Fluoride is a mineral. It occurs naturally and can be found in many rocks and soils. Some amounts of it get deposited in water that passes through areas with a high concentration of fluoride. However, those quantities are typically negligible, even if you drink a lot of unfiltered water.
Fluoride has some beneficial health effects when consumed in reasonable quantities. The most notable one is that it prevents tooth decay. That’s why fluoride is a common ingredient in many toothpastes.
However, it could also lead to some health issues when consumed too much. This includes dental fluorosis, which manifests as a discoloration and deformation of the teeth. Skeletal fluorosis is another condition associated with excessive intake of fluoride. It results in weakened bones and joints and can cause a lot of pain.
Fluoride has also been associated with some mental development issues in smaller children. However, the amounts that have to be ingested to reach those stages are very large and typically not a problem for most families.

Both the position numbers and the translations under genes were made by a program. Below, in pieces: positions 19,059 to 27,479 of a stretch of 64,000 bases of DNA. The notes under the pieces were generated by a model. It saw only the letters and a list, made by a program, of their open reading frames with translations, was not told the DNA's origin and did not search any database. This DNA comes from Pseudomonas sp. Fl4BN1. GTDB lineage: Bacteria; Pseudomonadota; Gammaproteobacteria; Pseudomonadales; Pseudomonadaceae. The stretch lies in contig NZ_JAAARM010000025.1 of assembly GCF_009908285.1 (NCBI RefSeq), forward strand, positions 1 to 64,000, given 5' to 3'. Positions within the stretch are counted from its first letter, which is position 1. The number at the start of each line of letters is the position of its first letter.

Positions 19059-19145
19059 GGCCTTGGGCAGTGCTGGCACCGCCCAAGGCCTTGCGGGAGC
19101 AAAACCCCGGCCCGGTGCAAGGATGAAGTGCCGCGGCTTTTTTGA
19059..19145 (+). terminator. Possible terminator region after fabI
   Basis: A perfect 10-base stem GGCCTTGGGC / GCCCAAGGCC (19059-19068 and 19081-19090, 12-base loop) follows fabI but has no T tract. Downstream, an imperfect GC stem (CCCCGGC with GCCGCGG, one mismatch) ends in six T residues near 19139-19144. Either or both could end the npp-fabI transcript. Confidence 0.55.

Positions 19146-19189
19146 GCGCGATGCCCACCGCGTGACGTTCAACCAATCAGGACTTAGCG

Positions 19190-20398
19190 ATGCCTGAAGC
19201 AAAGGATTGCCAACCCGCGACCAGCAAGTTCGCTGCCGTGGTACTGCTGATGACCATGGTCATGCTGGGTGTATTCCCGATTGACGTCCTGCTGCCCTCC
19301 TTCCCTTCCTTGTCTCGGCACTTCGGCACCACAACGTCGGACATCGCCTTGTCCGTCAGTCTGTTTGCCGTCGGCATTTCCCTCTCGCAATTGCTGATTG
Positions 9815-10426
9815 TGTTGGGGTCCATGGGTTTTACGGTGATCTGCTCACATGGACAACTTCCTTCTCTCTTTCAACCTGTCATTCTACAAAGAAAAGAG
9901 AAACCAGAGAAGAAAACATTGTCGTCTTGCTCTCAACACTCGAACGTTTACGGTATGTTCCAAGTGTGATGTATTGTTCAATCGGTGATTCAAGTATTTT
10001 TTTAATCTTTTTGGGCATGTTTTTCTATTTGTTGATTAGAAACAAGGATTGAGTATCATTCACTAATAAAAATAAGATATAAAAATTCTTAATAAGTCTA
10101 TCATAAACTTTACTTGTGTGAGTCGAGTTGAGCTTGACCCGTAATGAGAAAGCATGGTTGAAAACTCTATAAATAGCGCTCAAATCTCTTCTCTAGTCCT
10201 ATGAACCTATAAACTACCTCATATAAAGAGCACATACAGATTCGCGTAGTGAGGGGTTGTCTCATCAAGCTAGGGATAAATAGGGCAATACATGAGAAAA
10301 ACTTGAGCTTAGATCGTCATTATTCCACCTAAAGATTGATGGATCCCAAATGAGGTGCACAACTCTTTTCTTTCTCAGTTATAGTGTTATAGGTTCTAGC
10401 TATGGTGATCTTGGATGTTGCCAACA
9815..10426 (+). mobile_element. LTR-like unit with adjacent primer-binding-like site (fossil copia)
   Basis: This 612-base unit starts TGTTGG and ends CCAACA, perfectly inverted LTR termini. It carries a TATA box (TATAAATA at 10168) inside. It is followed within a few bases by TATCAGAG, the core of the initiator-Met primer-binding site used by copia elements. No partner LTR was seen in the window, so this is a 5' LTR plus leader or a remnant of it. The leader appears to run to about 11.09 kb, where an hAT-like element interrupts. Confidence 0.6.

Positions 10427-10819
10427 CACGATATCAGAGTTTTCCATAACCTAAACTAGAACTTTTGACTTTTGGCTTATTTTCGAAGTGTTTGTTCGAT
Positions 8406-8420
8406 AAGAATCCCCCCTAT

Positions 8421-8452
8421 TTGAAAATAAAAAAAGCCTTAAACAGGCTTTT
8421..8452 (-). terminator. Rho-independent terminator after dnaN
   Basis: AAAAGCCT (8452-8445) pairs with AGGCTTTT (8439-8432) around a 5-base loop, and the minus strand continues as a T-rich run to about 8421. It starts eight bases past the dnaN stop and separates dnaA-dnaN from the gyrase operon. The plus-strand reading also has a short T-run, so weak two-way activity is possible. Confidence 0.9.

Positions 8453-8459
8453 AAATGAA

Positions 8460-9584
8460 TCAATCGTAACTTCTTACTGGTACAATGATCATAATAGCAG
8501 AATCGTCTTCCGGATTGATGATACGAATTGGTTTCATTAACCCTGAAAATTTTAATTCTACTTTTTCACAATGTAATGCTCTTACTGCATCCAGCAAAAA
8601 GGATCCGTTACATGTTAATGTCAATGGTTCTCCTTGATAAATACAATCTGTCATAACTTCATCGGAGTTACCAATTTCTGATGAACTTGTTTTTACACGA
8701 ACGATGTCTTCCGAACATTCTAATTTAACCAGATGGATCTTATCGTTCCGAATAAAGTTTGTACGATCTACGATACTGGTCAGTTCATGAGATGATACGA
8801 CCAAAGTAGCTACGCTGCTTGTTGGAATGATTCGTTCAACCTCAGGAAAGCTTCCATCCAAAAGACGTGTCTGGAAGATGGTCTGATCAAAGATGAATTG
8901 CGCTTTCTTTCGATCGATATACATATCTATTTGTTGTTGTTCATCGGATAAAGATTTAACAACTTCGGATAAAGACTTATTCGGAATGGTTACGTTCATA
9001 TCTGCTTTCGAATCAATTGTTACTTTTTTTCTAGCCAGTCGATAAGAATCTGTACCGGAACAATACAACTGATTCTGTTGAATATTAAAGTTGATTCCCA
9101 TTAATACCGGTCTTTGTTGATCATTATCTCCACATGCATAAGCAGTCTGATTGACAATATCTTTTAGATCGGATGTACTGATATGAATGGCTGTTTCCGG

Water fluoridation is a process in which fluoride is added to water, typically done by municipal water supply companies. The main motivation behind water fluoridation is to help fight tooth decay by improving the overall dental health of the population.
Over 20 countries across the globe practice water fluoridation, including the U.S. The practice has been applied for several decades, and various studies have monitored its effectiveness. However, the results have so far been somewhat inconclusive.